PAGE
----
MeToo is two and a half now, which means it’s time for her to give up her most favoritest thing in the world: pacifiers.
Please don’t tell her, but her big sister got to have pacifiers until she was three, and didn’t entirely give them up for six months after that. RU’s teeth, however, were not being adversely affected by them whereas MeToo’s are. She clamps down on those things hard and chews them around in her mouth even while sleeping. And as much as RU liked her passies, MeToo likes to have them in all the time. Ever see someone who smoked so much they would even eat and drink with a cigarette in hand so they could have a puff between bites? Subtract the burning nicotine and that’s MeToo.
When RU had to kick the habit, she was older. She also had a baby sister to contrast herself with. Baby MeToo still had pacifiers but RU was a Big Girl (which officially happens when you turn three and a half, don’t you know) and needed them no longer. Explaining it that way to her was nearly all it took when coupled with making a little deal about it being her half-birthday (we usually give new pajamas to mark the occasion).
MeToo, on the other hand, is less invested in being mature and far more attached to her habit.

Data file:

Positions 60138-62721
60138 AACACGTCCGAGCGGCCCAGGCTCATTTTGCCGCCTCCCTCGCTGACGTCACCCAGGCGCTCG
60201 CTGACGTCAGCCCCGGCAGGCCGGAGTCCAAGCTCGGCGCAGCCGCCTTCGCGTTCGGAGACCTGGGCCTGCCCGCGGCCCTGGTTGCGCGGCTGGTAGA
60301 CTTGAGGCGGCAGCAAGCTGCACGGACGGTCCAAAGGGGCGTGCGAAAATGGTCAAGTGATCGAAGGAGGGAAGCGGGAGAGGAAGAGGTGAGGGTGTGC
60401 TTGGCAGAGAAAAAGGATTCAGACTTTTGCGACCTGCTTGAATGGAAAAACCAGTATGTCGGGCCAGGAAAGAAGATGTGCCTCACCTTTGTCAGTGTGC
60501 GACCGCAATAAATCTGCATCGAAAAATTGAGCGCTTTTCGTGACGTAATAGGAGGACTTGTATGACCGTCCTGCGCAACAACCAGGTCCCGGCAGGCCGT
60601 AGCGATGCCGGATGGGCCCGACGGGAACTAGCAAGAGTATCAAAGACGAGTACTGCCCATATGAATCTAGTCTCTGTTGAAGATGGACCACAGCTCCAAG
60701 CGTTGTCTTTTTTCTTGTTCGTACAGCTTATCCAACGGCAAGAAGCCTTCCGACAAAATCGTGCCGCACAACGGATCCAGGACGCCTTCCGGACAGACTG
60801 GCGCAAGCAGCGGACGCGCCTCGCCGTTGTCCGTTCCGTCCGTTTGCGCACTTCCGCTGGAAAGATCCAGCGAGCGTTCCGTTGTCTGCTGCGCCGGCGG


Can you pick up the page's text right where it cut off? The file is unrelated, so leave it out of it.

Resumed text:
We timed MeToo’s de-pacification to coincide with a weekend we spent away from home. We didn’t take any pacifiers on the trip. We didn’t have any of hers around when we came back, aside from a few stragglers that keep turning up. It was close enough to her half-birthday that we could hang the transition on that, but the real trick that made it work was changing her environment for a few days. We’d mentioned to her a few weeks prior that she’d be giving up her cherished pacifiers so that she’d have some advanced warning but we didn’t say anything at all about them during the transition period itself.
It’s worked pretty well. During the trip, she asked about her passies a couple of times and we responded with a simple, “We didn’t bring any” or “You don’t have them now that you’re two and a half.” Since we’ve been back, she’s only brought them up a few times, usually when she’s hurt herself or is very upset over something.
I will admit that I’d been expecting a great deal of wailing and gnashing of teeth over this, and possibly even DTs. I’m still surprised with how easy it was to remove them from her lifestyle, especially as we still have plenty of pacifiers in the house for Z. I mean, this is a girl who got pacifiers for Christmas last year from her grandmother — and I’m pretty sure they were her favorite present.
So, that’s my advice for any of you with children who need to kick the habit: Give them a change of scenery and a new routine for a couple of days.
Now, what am I going to do when I decide she can’t have cold turkey for lunch anymore?